14. 14. Target 6Mental HealthTo increase the accessibility and affordability of mental health servic-es to all children and adolescents and their families.Strategies and ActionDevelop and implement comprehensive public awareness programson mental health issues affecting children and adolescents.Review and revise mental health policies and legislation to includeprovisions for children and adolescents.Provide training for professionals who are a part of the mental healthservice delivery and/or client referral system.Develop, implement, and enforce protocol for the clinical manage-ment of sexual violence, domestic violence, and child abuse cases.Include mental health services for children and adolescents in theNational Health Insurance package.The Work Plan: ChildProtection2.5.3 Child ProtectionChildren and adolescents have the right to be protected from allforms of abuse, neglect, unacceptable forms of child labour, sexualand commercial exploitation, trafficking, abduction, violence, andexposure to threatening situations. We are committed to establishing,strengthening, and expanding the institutional infrastructure thatensures these rights.ObjectiveTo safeguard the rights of children and adolescents, especially thosewho are at risk.Target 1Abandonment and AbuseTo reduce the incidence of family violence by 25 per cent.To reduce the incidence of child abuse in all its forms by 25 per cent.To ensure that a minimum of 90 per cent of children in governmentcustody receive care in a non-institutional setting.Strategies and ActionStrengthen preventive measures and actions at all levels of the edu-cational system to identify, at an early stage, situations that couldlead to abuse and exploitation. The Work Plan: Child Protection 15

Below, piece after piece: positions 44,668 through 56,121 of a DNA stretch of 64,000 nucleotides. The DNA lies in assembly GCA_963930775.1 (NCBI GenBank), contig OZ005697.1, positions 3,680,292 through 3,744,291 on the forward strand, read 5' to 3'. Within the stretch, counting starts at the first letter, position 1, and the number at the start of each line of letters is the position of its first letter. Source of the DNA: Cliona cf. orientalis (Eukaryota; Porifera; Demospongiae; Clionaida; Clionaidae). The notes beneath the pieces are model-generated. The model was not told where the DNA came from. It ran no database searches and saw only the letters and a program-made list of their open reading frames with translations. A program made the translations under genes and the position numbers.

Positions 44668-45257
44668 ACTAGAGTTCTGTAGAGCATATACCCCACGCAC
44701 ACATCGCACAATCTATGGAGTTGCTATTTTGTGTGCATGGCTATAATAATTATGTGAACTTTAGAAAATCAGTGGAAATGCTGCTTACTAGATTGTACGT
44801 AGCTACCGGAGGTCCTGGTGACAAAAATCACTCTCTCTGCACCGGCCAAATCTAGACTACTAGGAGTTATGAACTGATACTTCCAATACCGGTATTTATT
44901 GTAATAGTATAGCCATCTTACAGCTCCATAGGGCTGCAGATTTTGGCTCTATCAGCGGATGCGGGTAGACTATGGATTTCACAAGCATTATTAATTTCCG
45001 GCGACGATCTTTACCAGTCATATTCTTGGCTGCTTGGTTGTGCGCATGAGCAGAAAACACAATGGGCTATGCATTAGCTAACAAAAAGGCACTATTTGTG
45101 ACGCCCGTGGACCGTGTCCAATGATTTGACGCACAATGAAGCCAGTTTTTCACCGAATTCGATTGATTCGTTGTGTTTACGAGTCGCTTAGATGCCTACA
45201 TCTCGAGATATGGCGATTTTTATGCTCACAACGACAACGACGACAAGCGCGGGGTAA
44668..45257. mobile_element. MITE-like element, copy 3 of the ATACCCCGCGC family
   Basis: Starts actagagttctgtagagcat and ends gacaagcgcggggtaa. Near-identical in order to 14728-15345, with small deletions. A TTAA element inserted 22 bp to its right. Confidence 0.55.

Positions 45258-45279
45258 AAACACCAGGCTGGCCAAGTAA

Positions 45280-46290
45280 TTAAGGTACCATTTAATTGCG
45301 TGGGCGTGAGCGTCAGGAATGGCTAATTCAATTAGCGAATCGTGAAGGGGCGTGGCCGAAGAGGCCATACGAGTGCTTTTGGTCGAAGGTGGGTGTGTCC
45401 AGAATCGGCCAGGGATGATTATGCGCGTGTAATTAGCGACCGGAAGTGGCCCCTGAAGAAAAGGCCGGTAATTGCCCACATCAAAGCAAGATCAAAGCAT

15. 15. Amend relevant legislation to make them more effective in address- ing family violence and child abuse issues. Develop and implement child protection protocol for all agencies involved in the care of children. Standardize and implement procedures for family courts countrywide. Conduct a comprehensive review of all legislation to standardize the age definition of a child and eliminate all gender disparities. Develop and implement a program aimed at tracking perpetrators of child abuse. Develop and implement public awareness and education programs on family violence and child abuse. Explore the possibility of establishing the office of Ombudsperson for children. Strengthen programs aimed at providing non-institutional care for children who are, or need to be, separated from their families. Target 2 Child and Adolescent Labour To prevent and eliminate the worst forms of child labour as defined by national and international legislation. Strategies and Action Amend the Labour Act to include provisions that address child labour issues. Develop and implement protocol and regulations for all social service agencies to deal with the withdrawal and rehabilitation of children and adolescents engaged in the worst forms of child labour. Strengthen the institutional capacity of the Labour Department and the other relevant social service providers to ensure enforcement of the Labour Act in relation to the provisions for child labour. Strengthen programs aimed at the prevention of child labour activities. Develop and implement public awareness programs addressing child labour issues. Target 3 Early Pregnancy and Adolescent Parenthood To reduce the rate of early pregnancy and adolescent parenthood to 15 per 1,000 births.16 The Work Plan: Child Protection